The new Mil. R. Evid. may not apply to any offense committed prior to it’s effective date? Is there an argument that application to an offense prior to the effective date violates the ex-post facto clause. See Calder v. Bull, 100 U.S. 1 (1798).
Article I, section 9 of the United States Constitution states in relevant part that “[n]o Bill of Attainder or ex post facto Law shall be passed,” and, in its opinion in Calder v. Bull, the Supreme Court recognized four types of laws that cannot be applied retroactively consistent with this Ex Post Facto Clause:
1st. Every law that makes an action done before the passing of the law, and which was innocent when done, criminal; and punishes such action. 2d. Every law that aggravates a crime, or makes it greater than it was, when committed. 3d. Every law that changes the punishment, and inflicts a greater punishment, than the law annexed to the crime, when committed. 4th. Every law that alters the legal rules of evidence, and receives less, or different, testimony, than the law required at the time of the commission of the offence, in order to convict the offender.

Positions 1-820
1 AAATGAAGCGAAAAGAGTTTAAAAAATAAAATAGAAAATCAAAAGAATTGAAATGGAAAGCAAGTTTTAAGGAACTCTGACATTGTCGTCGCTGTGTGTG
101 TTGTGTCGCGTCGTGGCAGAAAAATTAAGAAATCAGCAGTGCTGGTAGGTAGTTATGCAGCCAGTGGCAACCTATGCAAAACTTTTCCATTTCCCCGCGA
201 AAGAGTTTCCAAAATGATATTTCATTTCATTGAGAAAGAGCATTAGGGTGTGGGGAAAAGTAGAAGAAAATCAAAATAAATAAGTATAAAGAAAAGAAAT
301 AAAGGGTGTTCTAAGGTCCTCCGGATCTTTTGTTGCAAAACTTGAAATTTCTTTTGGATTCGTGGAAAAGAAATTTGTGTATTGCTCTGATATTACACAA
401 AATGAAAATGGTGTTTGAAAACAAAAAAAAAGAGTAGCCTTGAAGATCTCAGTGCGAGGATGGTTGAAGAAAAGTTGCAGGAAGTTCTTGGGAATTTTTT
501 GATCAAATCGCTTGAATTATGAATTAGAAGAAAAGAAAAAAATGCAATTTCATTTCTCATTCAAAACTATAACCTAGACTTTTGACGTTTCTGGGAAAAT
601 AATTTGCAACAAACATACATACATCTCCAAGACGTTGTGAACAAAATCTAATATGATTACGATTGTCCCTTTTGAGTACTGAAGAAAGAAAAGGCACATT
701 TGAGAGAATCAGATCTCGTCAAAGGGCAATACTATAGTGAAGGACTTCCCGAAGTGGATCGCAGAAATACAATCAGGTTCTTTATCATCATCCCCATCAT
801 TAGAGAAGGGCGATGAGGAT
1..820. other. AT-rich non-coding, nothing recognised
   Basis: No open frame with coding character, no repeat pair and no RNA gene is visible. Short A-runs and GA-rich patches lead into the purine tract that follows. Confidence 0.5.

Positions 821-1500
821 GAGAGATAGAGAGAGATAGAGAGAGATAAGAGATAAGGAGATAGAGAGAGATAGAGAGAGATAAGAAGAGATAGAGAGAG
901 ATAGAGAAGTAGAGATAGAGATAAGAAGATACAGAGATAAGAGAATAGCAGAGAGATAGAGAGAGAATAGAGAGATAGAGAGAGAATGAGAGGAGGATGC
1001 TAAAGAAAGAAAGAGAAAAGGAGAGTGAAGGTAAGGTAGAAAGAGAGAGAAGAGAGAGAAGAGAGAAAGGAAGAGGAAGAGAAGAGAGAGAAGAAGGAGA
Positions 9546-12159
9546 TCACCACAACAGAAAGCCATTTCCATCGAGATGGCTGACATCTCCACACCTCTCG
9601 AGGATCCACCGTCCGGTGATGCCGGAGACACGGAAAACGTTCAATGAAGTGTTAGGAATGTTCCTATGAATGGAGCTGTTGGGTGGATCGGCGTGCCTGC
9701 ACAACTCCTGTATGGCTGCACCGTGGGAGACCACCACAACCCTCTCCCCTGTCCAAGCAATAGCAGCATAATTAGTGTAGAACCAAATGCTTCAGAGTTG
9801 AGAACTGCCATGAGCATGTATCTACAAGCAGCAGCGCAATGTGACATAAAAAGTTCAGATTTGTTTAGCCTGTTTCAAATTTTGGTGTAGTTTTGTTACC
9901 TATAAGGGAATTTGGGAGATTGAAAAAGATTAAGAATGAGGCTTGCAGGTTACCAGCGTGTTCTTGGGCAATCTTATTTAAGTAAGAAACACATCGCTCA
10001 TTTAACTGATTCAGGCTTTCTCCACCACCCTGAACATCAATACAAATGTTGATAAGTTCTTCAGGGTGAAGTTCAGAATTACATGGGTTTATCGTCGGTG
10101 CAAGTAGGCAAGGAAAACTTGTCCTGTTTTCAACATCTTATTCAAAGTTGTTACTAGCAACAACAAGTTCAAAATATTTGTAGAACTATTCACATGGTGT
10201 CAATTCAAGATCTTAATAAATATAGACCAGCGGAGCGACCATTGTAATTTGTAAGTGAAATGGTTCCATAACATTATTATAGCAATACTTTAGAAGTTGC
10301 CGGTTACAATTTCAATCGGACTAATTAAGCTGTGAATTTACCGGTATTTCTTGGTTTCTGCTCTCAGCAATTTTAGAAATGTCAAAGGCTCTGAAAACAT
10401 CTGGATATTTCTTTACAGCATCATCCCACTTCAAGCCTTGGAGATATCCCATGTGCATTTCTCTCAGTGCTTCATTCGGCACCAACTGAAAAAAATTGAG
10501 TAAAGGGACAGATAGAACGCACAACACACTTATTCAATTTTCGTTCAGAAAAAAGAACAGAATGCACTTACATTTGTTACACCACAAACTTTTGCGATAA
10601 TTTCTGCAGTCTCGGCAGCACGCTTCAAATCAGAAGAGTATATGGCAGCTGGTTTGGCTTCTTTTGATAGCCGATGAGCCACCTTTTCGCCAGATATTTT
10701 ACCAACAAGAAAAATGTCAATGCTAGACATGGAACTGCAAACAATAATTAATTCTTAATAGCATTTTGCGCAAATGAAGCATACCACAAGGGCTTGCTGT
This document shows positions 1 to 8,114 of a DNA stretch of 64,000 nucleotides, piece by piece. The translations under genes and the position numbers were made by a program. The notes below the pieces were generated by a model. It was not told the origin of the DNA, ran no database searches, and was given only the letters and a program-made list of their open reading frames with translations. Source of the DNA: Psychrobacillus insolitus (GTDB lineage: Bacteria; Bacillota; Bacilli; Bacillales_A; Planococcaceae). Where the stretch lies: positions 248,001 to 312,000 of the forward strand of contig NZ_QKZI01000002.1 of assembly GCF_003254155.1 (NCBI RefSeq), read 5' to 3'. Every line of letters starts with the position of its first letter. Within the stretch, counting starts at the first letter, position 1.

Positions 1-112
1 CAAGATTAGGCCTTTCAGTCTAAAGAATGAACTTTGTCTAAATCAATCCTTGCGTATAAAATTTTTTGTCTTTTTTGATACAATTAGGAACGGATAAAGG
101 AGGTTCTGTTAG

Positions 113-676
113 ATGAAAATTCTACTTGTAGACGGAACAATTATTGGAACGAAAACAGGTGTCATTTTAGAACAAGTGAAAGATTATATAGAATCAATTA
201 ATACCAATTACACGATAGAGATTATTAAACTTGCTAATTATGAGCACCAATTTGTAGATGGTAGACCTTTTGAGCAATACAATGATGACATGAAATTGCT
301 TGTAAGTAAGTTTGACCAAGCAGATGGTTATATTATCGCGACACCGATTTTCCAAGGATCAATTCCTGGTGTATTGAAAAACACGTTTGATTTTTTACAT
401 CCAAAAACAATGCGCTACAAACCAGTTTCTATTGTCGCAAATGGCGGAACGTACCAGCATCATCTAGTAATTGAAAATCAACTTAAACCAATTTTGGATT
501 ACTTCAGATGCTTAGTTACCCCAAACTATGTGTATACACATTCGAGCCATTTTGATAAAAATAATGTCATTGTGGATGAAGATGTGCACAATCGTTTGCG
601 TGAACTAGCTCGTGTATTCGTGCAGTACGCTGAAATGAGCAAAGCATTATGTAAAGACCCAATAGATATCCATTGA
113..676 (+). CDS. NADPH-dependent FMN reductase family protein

Here is Prof. Colin Miller TG’s blog on the retroactive application of FRE 413-414.